Comprehensive and relaxed search for oligonucleotide signatures in hierarchically clustered sequence datasets

Services Department of Informatics, Technische Universität München, Boltzmannstrasse 3, 85748 Garching, Germany.
Bioinformatics (Impact Factor: 4.98). 04/2011; 27(11):1546-54. DOI: 10.1093/bioinformatics/btr161
Source: PubMed


Results: We have developed CaSSiS, a fast and scalable method for computing comprehensive collections of sequence- and sequence group-specific oligonucleotide signatures from large sets of hierarchically clustered nucleic acid sequence data. Based on the ARB Positional Tree (PT-)Server and a newly developed BGRT data structure, CaSSiS not only determines sequence-specific signatures and perfect group-covering signatures for every node within the cluster (i.e. target groups), but also signatures with maximal group coverage (sensitivity) within a user-defined range of non-target hits (specificity) for groups lacking a perfect common signature. An upper limit of tolerated mismatches within the target group, as well as the minimum number of mismatches with non-target sequences, can be predefined. Test runs with one of the largest phylogenetic gene sequence datasets available indicate good runtime and memory performance, and in silico spot tests have shown the usefulness of the resulting signature sequences as blueprints for group-specific oligonucleotide probes.

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Available from: Christian Grothoff, Jan 11, 2015
    • "Thus, to accelerate the computations, the probe design software tools have to be retooled to permit the computation of many probes based on large sequence datasets. Alignment-free strategies CaSSiS (Comprehensive and Sensitive Signature Search) was developed to address the limited ability of previous probe design software to handle large collections of sequences (Bader et al., 2011). CaSSiS is able to perform fast and comprehensive probe design based on a three-step algorithm. "

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    • "Taking into account this amount of data, high-throughput tools using the SSU rRNA biomarker such as phylogenetic oligonucleotide arrays (POAs) have been developed. Several tools were therefore proposed to select phylogenetic probes such as PRIMROSE (7), ARB PROBE_DESIGN (8), ORMA (9) or CaSSiS (10, 11). Unfortunately, most of these programs are not well-suited for large-scale probe design. "
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    ABSTRACT: In recent years, high-throughput molecular tools have led to an exponential growth of available 16S rRNA gene sequences. Incorporating such data, molecular tools based on target-probe hybridization were developed to monitor microbial communities within complex environments. Unfortunately, only a few 16S rRNA gene-targeted probe collections were described. Here, we present PhylOPDb, an online resource for a comprehensive phylogenetic oligonucleotide probe database. PhylOPDb provides a convivial and easy-to-use web interface to browse both regular and explorative 16S rRNA-targeted probes. Such probes set or subset could be used to globally monitor known and unknown prokaryotic communities through various techniques including DNA microarrays, polymerase chain reaction (PCR), fluorescent in situ hybridization (FISH), targeted gene capture or in silico rapid sequence identification. PhylOPDb contains 74 003 25-mer probes targeting 2178 genera including Bacteria and Archaea.Database URL:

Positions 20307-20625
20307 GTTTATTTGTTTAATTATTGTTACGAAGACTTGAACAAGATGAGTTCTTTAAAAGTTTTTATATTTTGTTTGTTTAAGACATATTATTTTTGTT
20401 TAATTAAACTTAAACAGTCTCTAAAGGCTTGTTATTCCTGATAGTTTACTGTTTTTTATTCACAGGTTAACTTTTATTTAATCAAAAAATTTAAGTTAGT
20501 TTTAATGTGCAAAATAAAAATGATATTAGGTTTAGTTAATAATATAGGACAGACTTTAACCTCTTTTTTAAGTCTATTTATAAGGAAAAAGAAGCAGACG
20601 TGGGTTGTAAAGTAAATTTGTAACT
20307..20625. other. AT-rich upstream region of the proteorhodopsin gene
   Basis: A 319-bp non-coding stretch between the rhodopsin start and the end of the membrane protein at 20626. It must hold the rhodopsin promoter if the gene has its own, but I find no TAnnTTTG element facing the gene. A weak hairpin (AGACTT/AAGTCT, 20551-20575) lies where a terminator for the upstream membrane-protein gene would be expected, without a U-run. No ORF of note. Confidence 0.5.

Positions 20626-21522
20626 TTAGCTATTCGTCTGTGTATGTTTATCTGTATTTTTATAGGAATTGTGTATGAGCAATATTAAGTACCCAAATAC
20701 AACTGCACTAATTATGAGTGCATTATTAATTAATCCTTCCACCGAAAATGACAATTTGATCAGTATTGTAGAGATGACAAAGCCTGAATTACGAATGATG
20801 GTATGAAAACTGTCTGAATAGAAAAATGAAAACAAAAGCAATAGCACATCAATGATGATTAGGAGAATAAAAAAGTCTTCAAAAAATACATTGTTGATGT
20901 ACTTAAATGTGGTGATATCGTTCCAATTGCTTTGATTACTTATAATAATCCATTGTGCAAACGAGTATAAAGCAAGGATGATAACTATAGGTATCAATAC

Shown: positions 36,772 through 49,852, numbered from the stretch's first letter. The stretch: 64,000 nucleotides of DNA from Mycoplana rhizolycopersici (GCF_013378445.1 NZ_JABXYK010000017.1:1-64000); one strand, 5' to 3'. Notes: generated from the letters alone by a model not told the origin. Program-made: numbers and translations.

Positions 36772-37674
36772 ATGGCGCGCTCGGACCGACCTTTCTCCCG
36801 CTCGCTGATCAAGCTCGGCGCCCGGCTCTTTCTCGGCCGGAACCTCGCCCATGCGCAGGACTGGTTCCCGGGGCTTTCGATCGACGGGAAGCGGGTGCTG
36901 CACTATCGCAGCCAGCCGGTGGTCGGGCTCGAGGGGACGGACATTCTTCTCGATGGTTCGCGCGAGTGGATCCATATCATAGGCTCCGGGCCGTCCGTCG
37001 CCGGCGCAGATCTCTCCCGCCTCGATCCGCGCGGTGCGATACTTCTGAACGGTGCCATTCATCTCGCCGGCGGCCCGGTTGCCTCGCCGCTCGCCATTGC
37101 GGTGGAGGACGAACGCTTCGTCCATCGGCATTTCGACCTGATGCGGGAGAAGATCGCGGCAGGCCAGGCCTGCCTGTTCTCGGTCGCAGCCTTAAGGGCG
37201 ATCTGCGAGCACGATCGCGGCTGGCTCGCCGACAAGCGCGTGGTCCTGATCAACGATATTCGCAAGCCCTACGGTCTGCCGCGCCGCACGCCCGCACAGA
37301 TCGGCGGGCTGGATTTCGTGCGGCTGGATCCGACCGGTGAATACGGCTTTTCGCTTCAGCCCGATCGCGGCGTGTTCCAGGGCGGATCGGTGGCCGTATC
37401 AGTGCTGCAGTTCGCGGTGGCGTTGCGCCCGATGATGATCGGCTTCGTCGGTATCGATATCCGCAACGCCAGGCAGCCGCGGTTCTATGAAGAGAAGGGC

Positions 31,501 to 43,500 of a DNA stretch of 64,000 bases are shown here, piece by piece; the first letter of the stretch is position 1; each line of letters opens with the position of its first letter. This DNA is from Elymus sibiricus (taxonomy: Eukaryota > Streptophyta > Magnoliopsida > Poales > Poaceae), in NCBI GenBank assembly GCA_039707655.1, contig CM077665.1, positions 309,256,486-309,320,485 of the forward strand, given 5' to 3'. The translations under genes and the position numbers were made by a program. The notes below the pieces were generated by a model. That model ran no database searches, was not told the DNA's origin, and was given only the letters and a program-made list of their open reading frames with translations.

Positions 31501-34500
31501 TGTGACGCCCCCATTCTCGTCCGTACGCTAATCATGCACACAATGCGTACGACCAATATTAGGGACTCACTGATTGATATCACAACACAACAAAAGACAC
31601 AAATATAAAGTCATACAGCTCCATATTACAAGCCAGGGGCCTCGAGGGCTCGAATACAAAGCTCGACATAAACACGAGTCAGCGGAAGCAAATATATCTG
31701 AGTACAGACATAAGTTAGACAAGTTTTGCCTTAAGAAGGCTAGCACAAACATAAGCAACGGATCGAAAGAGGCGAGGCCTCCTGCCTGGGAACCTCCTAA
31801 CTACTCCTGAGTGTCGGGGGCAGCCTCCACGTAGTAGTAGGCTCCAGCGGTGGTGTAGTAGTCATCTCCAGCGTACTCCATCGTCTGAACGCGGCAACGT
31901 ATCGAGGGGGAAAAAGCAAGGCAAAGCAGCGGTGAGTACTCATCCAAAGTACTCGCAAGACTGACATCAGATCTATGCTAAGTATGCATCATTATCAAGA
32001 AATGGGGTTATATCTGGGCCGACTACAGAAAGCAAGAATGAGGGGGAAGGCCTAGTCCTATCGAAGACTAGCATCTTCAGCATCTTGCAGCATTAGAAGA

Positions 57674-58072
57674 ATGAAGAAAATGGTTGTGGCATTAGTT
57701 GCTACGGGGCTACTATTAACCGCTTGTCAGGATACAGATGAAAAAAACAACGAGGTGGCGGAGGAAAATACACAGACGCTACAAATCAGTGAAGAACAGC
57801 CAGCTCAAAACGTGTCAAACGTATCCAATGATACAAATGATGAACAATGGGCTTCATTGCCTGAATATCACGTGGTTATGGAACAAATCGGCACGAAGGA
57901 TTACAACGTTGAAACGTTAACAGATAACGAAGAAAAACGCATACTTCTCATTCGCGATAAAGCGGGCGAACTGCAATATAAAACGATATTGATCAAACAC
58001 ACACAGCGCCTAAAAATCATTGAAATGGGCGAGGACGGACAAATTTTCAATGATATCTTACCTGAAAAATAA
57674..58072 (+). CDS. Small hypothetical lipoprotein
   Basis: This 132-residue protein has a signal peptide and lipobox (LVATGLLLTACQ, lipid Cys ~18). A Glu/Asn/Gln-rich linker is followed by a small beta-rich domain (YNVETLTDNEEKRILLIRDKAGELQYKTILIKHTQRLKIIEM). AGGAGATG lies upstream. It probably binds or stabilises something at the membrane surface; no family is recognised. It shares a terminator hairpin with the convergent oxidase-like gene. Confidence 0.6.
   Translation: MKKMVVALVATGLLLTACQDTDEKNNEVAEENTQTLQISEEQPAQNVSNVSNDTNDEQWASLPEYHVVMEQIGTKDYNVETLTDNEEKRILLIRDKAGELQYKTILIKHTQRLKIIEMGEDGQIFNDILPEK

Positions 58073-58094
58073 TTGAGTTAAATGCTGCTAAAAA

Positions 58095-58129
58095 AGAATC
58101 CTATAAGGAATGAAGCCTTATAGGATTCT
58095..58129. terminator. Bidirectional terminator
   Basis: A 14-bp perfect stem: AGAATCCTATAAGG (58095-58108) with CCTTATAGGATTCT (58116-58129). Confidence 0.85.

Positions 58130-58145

Full-text · Article · Jan 2014 · Database The Journal of Biological Databases and Curation
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    • "Consequently, many algorithms have been developed for PCR-assay design. Existing algorithms can be divided into four categories based on the number of target and related non-target sequences that are evaluated during design: (i) a single target sequence (1–4), (ii) multiple target sequences (5–15), (iii) a single target sequence and multiple non-targets (16–18) and (iv) multiple target sequences and multiple non-targets (19–24). The last category is the most general and most challenging problem—the group-specific assay design problem. "
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    ABSTRACT: Environmental biosurveillance and microbial ecology studies use PCR-based assays to detect and quantify microbial taxa and gene sequences within a complex background of microorganisms. However, the fragmentary nature and growing quantity of DNA-sequence data make group-specific assay design challenging. We solved this problem by developing a software platform that enables PCR-assay design at an unprecedented scale. As a demonstration, we developed quantitative PCR assays for a globally widespread, ecologically important bacterial group in soil, Acidobacteria Group 1. A total of 33 684 Acidobacteria 16S rRNA gene sequences were used for assay design. Following 1 week of computation on a 376-core cluster, 83 assays were obtained. We validated the specificity of the top three assays, collectively predicted to detect 42% of the Acidobacteria Group 1 sequences, by PCR amplification and sequencing of DNA from soil. Based on previous analyses of 16S rRNA gene sequencing, Acidobacteria Group 1 species were expected to decrease in response to elevated atmospheric CO2. Quantitative PCR results, using the Acidobacteria Group 1-specific PCR assays, confirmed the expected decrease and provided higher statistical confidence than the 16S rRNA gene-sequencing data. These results demonstrate a powerful capacity to address previously intractable assay design challenges.
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